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Having finished his version of the swimming contest story, Beowulf begins to properly lay into Unferth.
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“‘I from no man of you
in such strife have heard tell,
sword terror. Neither you nor Breca
at battle-play, still neither of you two,
have done sincerely such deeds
with the stained sword – nor do I mean to boast in this –
though thou brought death to thine own brother,
near blood relation; thus thou in hell shall
suffer damnation, though thine wit thrives.'”
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Beowulf starts big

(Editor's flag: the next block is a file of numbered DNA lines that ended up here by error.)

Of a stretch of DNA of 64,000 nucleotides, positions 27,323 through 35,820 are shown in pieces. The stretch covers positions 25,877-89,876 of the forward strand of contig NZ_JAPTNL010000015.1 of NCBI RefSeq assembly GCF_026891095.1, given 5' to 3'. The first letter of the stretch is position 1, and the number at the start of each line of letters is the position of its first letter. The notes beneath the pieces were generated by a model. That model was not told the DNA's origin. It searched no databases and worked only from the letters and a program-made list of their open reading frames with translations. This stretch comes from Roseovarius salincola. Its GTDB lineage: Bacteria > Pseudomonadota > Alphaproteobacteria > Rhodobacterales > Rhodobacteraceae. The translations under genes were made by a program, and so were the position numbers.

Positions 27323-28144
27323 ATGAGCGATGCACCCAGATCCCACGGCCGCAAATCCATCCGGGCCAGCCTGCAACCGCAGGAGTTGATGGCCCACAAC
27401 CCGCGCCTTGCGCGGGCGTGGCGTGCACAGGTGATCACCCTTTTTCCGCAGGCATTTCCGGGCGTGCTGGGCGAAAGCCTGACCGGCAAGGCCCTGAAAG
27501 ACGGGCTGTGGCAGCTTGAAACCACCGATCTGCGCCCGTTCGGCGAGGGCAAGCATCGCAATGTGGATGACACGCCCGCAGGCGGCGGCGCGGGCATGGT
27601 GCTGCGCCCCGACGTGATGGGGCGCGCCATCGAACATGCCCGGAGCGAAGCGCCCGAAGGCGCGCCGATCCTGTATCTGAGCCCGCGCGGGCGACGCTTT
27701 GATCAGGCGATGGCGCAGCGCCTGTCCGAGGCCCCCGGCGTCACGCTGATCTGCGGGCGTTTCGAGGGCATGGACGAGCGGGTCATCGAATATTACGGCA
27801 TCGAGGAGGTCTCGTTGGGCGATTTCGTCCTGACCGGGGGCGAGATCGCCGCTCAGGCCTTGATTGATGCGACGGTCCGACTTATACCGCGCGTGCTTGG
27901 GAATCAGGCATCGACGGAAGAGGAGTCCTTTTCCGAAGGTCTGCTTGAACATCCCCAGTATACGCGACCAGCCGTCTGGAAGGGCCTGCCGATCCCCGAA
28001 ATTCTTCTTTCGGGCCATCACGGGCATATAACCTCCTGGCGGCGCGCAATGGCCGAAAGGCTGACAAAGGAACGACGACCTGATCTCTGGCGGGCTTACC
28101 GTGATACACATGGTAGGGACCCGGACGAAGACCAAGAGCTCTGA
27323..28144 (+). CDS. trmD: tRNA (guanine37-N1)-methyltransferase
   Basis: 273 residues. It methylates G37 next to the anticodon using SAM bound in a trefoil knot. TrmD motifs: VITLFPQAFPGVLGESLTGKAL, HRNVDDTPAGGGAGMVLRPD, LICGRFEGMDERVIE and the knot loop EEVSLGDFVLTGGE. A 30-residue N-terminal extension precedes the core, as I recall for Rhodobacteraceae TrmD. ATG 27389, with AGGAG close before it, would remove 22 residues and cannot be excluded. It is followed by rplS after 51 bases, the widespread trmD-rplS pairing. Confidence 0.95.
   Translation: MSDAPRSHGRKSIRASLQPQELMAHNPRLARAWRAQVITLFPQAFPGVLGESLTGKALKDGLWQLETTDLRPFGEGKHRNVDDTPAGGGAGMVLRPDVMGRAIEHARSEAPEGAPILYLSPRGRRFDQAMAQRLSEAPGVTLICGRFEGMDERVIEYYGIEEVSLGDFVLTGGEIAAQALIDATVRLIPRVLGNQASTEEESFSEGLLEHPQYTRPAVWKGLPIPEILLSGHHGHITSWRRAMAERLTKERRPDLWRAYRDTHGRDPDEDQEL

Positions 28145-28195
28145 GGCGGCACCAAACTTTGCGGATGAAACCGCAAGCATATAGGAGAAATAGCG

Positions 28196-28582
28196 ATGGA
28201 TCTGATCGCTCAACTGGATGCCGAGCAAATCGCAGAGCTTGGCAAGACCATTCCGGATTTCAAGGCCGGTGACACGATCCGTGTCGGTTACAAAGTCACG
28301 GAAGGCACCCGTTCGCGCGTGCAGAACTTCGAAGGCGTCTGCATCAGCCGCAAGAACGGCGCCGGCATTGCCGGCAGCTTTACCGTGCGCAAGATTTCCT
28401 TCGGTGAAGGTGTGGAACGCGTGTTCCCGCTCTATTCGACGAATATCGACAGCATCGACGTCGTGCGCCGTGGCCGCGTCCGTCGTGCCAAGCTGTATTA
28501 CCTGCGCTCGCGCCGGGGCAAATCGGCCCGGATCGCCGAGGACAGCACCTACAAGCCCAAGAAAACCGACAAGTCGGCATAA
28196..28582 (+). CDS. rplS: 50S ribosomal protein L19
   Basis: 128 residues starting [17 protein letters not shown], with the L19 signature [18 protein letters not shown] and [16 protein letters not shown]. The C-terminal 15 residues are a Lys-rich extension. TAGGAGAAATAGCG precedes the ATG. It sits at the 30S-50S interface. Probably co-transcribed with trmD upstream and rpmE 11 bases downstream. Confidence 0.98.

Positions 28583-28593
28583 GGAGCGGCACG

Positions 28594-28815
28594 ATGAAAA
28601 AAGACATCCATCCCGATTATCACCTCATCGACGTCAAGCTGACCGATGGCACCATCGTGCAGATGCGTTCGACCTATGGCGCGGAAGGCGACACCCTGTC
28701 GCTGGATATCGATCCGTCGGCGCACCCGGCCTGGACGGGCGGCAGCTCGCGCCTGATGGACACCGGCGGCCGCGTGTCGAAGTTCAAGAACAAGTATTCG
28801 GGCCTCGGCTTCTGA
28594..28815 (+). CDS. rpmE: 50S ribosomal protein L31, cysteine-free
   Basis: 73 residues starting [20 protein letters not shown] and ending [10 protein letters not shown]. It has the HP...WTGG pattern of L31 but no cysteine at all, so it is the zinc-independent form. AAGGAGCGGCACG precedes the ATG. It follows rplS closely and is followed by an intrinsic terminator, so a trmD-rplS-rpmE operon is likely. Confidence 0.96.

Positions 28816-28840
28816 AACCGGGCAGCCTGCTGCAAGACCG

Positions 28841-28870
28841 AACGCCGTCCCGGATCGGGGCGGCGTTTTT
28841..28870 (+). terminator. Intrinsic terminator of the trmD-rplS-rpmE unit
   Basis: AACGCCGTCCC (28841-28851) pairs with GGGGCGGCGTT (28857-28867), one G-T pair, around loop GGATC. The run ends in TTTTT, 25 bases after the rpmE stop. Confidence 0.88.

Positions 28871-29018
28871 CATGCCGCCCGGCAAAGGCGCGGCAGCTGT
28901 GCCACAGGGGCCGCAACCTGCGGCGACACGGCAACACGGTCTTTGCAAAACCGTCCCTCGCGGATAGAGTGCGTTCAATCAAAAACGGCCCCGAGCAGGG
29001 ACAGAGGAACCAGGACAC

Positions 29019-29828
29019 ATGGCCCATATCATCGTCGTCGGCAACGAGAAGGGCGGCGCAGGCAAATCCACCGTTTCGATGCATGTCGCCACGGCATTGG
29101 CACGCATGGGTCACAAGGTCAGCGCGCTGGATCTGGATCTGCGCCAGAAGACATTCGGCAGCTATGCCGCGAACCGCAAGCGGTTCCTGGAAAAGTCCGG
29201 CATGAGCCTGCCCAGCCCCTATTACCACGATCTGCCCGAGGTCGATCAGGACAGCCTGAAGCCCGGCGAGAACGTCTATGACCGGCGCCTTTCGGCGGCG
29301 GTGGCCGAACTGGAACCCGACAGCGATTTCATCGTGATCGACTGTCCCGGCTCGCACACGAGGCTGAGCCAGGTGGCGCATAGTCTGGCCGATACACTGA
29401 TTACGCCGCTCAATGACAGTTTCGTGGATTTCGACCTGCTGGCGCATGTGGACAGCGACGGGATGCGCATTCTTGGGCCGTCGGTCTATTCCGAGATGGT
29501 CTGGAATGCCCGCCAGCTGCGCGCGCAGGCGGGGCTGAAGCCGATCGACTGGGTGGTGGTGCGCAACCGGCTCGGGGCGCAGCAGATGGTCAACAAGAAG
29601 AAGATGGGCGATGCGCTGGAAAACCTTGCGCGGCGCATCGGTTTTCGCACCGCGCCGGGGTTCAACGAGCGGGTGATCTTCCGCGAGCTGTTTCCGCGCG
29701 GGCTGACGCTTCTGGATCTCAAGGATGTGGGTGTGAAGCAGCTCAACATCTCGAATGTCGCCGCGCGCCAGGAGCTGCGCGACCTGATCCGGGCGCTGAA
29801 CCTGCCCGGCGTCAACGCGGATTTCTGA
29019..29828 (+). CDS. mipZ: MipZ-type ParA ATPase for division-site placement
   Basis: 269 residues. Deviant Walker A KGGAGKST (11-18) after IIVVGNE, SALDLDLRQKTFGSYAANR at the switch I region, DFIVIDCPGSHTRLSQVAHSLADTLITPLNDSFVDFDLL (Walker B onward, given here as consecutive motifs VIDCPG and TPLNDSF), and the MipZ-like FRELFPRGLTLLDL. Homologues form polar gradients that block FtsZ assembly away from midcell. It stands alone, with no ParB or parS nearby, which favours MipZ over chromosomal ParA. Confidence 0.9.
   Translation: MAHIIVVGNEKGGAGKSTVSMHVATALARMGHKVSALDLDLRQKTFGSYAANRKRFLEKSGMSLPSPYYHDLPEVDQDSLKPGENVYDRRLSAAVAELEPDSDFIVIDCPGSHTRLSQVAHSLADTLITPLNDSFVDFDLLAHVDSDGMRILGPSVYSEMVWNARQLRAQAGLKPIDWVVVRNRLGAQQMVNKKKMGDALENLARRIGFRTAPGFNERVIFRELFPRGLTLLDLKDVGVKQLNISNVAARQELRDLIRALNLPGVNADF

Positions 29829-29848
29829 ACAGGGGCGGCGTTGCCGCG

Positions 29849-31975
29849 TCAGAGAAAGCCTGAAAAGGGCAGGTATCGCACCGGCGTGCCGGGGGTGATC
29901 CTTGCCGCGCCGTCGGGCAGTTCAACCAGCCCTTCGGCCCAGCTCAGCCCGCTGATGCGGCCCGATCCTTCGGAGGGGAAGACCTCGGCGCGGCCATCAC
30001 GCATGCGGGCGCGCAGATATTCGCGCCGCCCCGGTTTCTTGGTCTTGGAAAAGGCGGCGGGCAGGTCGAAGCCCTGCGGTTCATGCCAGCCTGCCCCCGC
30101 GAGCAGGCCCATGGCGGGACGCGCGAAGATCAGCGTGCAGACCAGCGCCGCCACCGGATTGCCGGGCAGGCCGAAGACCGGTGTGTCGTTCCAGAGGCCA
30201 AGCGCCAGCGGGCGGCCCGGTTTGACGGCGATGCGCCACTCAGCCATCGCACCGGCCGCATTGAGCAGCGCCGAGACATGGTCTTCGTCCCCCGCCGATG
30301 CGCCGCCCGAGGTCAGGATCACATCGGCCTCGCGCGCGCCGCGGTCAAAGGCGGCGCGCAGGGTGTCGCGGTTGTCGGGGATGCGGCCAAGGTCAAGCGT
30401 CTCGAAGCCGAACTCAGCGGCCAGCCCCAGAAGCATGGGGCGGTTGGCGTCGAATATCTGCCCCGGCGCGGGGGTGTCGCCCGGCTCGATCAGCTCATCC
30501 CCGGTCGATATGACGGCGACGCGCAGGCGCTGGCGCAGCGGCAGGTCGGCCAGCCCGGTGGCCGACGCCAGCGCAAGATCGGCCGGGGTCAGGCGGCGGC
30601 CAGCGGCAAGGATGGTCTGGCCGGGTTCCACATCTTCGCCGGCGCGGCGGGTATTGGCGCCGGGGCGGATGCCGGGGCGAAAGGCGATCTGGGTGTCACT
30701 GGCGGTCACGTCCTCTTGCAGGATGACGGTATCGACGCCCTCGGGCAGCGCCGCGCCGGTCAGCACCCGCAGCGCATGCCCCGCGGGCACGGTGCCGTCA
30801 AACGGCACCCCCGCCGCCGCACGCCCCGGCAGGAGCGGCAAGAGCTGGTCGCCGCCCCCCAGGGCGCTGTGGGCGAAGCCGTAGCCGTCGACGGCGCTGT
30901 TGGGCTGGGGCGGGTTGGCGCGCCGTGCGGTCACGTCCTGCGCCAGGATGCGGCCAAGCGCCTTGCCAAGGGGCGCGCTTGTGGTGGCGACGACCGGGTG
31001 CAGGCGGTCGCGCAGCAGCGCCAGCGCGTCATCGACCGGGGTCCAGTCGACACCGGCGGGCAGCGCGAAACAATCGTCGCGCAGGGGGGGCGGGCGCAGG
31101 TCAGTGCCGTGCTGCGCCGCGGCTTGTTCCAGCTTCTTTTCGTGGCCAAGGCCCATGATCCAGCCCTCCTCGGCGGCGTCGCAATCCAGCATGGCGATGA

Perhaps it’s just a formal formulation that Beowulf is quoting at the beginning of this week’s extract, but lines 581b and 582 stand out as being the most knotted of the bunch. That is, they’re the only ones in which his word order gets twisted around for some sort of effect.
My guesses are that these lines have their word order turned about to show Beowulf shifting from narrative to outright declamation (that is, in fact, defamation). He’s now turning his attention directly to Unferth and so perhaps there’s some dramatic value in having Beowulf speak in a more convoluted way as he turns to accusing Unferth of having done no deeds of note. Maybe there’s something there, but I’m not too sure about what it could be.
What’s much more explosive and attention grabbing is the meat of Beowulf’s attack on Unferth. He doesn’t pull any punches.
He starts by saying that neither he nor (for what it’s worth, I suppose) Breca have done any great deeds of might in battle to match his own against the sea monsters. He underscores this by saying that he doesn’t “mean to boast in this” (“no ic þæs fela gylpe” (l.586))